GIZZARDS, KIDNEYS, FEET, BRAINS, TAILS... These and other cuts that we wouldn't usually cook, whether from lack of culinary knowledge or from fear, make up the great family of offal. Offal is all around us. It's there lurking on a friendly butcher's display, waiting patiently for the chance to take centre stage on our plates and shout loud and clear: Tous a table?!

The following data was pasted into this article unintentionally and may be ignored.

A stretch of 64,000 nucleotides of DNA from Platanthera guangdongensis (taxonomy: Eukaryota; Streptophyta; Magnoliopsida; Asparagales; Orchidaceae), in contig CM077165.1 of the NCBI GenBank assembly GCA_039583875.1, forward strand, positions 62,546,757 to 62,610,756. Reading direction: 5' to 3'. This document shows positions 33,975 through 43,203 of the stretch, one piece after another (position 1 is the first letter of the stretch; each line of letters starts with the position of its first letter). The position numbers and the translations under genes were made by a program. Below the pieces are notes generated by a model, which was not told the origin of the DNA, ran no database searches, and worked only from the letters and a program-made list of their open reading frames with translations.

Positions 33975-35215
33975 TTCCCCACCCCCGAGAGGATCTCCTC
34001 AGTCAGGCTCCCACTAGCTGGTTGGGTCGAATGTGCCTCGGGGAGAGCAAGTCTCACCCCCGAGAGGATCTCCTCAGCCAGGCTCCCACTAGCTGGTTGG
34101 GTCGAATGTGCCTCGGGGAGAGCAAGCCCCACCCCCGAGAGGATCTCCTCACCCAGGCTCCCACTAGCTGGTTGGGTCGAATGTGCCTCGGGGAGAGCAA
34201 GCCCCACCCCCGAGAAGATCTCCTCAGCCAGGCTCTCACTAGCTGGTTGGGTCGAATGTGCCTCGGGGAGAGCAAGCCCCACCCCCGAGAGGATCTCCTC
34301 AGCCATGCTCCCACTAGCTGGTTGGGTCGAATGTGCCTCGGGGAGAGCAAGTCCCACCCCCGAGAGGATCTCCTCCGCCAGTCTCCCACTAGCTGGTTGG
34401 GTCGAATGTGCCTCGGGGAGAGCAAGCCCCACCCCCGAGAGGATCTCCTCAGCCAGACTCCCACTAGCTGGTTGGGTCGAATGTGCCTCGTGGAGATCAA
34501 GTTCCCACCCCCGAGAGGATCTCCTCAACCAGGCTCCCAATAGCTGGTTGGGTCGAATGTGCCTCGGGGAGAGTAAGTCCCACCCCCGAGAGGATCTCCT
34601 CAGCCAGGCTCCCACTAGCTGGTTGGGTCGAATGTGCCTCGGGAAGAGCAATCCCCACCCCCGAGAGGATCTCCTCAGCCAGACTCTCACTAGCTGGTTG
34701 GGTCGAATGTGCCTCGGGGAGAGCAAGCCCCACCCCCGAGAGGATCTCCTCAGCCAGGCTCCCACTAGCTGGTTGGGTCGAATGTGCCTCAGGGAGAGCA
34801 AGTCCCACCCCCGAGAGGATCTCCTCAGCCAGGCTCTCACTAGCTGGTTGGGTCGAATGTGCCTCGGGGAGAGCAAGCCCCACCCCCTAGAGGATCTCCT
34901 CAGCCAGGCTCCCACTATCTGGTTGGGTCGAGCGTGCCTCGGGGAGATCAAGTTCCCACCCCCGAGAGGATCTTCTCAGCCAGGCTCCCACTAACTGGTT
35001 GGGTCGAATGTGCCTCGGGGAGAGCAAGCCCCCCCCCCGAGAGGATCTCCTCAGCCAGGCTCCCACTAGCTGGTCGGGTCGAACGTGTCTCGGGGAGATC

The signature image in this intensely photographed and concisely written book on all things offal is that of a raw beef heart, marbled with fat and pierced through by a kitchen knife. French chef Reynaud, and photographer Marie-Pierre Morel, have never been shy when it comes to the spilling of guts. Here, the guts include not just the heart but also thymus glands, kidneys, brains, tongue, intestines, and the occasional udder. Reynaud crafts them into over 75 savory recipes ranging from the tame chicken liver souffl s to the more daring curried pork cheeks, and from the overly specific spinal cord with oyster mushrooms to the euphemistic lamb fries (testicles saut ed in butter and garlic). Each organ or extremity has its own chapter, prefaced with a brief definition and a folksy meditation from the author, which is usually as corny as it is meaty. Reynaud also has the sometimes dark habit of humanizing his ingredients. Of kidneys, he writes, "They make friends with the skewer and join the party on the embers of summer." Funny illustrations from Jos Reis de Matos of bipedal pigs wearing eyeglasses and of a sheep polishing a calf's foot, presumably before it's made into calf's foot salad, add to the twisted humor.